A commercial grain-free diet does not decrease plasma amino acids and taurine status but increases bile acid excretion when fed to Labrador Retrievers

Renan A. Donadelli, Julia G. Pezzali, Patricia M. Oba, Kelly S. Swanson, Craig Coon, Jessica Varney, Christine Pendlebury, Anna K. Shoveller

Research output: Contribution to journalArticlepeer-review


Grain-free diets tend to have greater inclusions of pulses in contrast to grain-based diets. In 2018, the Food and Drug Administration (FDA) released a statement that grain-free diets may be related to the development of canine dilated cardiomyopathy (DCM). However, all dog foods met regulatory minimums for nutrient inclusion recommended by the Association of American Feed Controls Official. In some FDA case reports, but not all, dogs diagnosed with DCM also had low concentrations of plasma or whole blood taurine; thus, we hypothesized that feeding these diets will result in reduced taurine status from baseline measures. The objective of this study was to determine the effects of feeding a grain-free diet to large-breed dogs on taurine status and overall health. Eight Labrador Retrievers (four males and four females; Four Rivers Kennel, MO) were individually housed and fed a commercial complete and balanced grain-free diet (Acana Pork and Squash formula; APS) for 26 wk. Fasted blood samples were collected prior to the start of the trial (baseline; week 0) and at weeks 13 and 26 for analyses of blood chemistry, hematology, plasma amino acids, and whole blood taurine. Urine was collected by free catch at weeks 0 and 26 for taurine and creatinine analyses. Fresh fecal samples were collected at weeks 0 and 26 for bile acid analyses. Data were analyzed using the GLIMMIX procedure with repeated measures in SAS (v. 9.4). Plasma His, Met, Trp, and taurine and whole blood taurine concentrations increased over the course of the study (P < 0.05). Urinary taurine to creatinine ratio was not affected by diet (P > 0.05). Fecal bile acid excretion increased after 26 wk of feeding APS to dogs. Despite the higher fecal excretion of bile acids, plasma and whole blood taurine increased over the 26-wk feeding study. These data suggest that feeding APS, a grain-free diet, over a 26-wk period improved taurine status in Labrador Retrievers and is not the basis for the incidence of DCM for dogs fed APS. Other factors that may contribute to the etiology of DCM should be explored.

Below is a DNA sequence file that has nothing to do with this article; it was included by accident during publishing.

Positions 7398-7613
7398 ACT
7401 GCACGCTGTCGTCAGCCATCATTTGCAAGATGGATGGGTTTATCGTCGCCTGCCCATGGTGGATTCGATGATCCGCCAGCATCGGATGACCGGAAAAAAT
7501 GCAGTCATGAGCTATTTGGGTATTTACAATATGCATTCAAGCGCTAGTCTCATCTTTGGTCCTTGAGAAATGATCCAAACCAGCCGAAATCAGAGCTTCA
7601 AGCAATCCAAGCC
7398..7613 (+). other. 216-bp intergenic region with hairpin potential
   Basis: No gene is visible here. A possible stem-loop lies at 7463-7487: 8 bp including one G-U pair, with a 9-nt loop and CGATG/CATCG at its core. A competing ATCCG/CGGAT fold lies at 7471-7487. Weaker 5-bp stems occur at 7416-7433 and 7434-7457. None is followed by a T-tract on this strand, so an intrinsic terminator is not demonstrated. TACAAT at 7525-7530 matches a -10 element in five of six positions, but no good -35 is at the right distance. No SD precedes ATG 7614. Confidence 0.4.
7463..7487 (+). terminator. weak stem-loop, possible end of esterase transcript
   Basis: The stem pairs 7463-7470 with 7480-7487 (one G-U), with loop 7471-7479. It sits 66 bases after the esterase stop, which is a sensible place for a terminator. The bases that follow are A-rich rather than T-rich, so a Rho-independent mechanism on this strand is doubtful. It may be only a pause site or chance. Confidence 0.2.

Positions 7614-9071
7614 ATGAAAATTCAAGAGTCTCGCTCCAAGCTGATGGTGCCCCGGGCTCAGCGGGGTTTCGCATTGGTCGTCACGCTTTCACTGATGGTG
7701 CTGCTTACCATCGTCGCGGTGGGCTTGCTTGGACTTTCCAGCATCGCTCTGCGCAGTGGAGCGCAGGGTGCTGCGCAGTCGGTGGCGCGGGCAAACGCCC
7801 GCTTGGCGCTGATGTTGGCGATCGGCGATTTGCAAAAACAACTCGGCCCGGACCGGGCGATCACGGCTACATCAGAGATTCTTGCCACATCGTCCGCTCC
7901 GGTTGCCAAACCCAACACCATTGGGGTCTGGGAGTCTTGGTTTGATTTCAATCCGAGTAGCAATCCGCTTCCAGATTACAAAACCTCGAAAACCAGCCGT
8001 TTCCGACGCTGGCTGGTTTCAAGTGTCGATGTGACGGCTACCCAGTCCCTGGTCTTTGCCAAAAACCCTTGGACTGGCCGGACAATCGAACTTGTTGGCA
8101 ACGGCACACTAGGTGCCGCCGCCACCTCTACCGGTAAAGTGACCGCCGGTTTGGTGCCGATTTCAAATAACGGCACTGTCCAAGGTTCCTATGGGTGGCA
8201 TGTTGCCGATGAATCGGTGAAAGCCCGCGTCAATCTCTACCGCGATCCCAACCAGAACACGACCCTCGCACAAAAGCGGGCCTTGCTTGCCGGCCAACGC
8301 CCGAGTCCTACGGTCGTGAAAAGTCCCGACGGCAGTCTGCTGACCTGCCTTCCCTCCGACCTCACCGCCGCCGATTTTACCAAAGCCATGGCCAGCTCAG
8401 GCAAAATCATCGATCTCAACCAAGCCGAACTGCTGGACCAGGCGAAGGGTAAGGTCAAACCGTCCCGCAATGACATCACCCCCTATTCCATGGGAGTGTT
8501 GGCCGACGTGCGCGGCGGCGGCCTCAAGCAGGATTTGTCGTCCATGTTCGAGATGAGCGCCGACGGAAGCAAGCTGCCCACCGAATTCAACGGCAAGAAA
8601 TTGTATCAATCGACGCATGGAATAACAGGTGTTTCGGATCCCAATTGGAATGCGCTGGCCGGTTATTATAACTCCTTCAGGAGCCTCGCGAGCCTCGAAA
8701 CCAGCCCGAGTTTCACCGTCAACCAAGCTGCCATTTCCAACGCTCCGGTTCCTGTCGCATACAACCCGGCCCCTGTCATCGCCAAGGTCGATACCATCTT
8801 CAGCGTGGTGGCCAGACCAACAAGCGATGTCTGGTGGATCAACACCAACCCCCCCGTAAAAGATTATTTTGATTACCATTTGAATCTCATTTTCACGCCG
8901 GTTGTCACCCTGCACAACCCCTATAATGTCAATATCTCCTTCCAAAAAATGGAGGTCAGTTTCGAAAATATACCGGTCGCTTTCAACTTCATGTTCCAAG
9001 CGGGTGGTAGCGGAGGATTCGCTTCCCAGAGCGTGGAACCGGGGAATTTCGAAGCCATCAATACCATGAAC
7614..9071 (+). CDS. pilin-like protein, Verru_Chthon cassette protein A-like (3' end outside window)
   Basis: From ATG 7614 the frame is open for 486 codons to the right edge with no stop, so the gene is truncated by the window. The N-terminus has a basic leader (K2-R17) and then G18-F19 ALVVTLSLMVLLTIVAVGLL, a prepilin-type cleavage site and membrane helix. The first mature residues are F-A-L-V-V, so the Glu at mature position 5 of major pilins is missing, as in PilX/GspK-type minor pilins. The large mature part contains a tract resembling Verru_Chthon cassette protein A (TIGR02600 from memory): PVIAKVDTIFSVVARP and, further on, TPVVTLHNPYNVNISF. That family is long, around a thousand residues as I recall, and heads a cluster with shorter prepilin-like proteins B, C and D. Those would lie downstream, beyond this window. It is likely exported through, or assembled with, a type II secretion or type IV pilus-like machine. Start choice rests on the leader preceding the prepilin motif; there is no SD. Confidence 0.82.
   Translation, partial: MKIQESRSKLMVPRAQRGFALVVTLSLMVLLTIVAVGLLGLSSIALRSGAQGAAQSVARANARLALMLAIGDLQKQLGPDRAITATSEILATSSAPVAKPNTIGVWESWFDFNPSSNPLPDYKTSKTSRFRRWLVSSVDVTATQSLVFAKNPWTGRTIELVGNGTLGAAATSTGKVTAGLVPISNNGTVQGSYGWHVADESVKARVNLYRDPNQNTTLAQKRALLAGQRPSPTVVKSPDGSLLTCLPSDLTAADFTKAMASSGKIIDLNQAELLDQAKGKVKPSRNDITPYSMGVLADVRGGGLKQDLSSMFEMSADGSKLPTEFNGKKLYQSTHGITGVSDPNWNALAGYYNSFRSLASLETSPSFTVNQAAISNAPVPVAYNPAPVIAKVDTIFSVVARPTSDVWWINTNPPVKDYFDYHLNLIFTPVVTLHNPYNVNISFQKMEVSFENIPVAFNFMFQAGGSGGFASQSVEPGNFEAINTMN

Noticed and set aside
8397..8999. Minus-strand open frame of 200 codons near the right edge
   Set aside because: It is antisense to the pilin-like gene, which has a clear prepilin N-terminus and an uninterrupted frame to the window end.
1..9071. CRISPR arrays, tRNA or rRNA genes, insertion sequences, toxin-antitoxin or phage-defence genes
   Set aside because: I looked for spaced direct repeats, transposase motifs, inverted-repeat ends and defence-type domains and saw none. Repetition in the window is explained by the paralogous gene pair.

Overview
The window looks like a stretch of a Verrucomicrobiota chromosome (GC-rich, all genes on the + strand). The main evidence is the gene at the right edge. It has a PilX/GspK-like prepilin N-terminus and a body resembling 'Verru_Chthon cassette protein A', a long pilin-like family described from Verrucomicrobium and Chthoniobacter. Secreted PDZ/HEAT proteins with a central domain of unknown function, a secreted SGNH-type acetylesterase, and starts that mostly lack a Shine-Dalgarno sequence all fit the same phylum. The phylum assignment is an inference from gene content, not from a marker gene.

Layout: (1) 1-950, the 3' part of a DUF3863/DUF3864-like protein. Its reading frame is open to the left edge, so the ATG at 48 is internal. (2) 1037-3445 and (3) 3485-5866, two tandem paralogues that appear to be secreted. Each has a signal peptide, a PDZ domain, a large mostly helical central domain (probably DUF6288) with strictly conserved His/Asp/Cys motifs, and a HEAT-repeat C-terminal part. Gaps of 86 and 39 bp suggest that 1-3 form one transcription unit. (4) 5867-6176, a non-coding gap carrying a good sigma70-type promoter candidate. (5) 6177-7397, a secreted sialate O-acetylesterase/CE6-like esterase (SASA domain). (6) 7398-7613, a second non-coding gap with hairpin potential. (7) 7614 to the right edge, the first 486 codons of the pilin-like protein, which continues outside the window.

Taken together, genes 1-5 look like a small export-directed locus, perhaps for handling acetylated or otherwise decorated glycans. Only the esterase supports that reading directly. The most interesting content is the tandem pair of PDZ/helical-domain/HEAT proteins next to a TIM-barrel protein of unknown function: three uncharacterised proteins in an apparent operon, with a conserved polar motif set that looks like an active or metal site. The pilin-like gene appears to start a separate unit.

Original languageEnglish (US)
Pages (from-to)1-12
Number of pages12
JournalTranslational Animal Science
Issue number3
StatePublished - Jul 1 2020


  • Grain-free dog food
  • Large-breed dogs
  • Pulses
  • Sulfur amino acids

ASJC Scopus subject areas

  • Animal Science and Zoology
  • veterinary(all)


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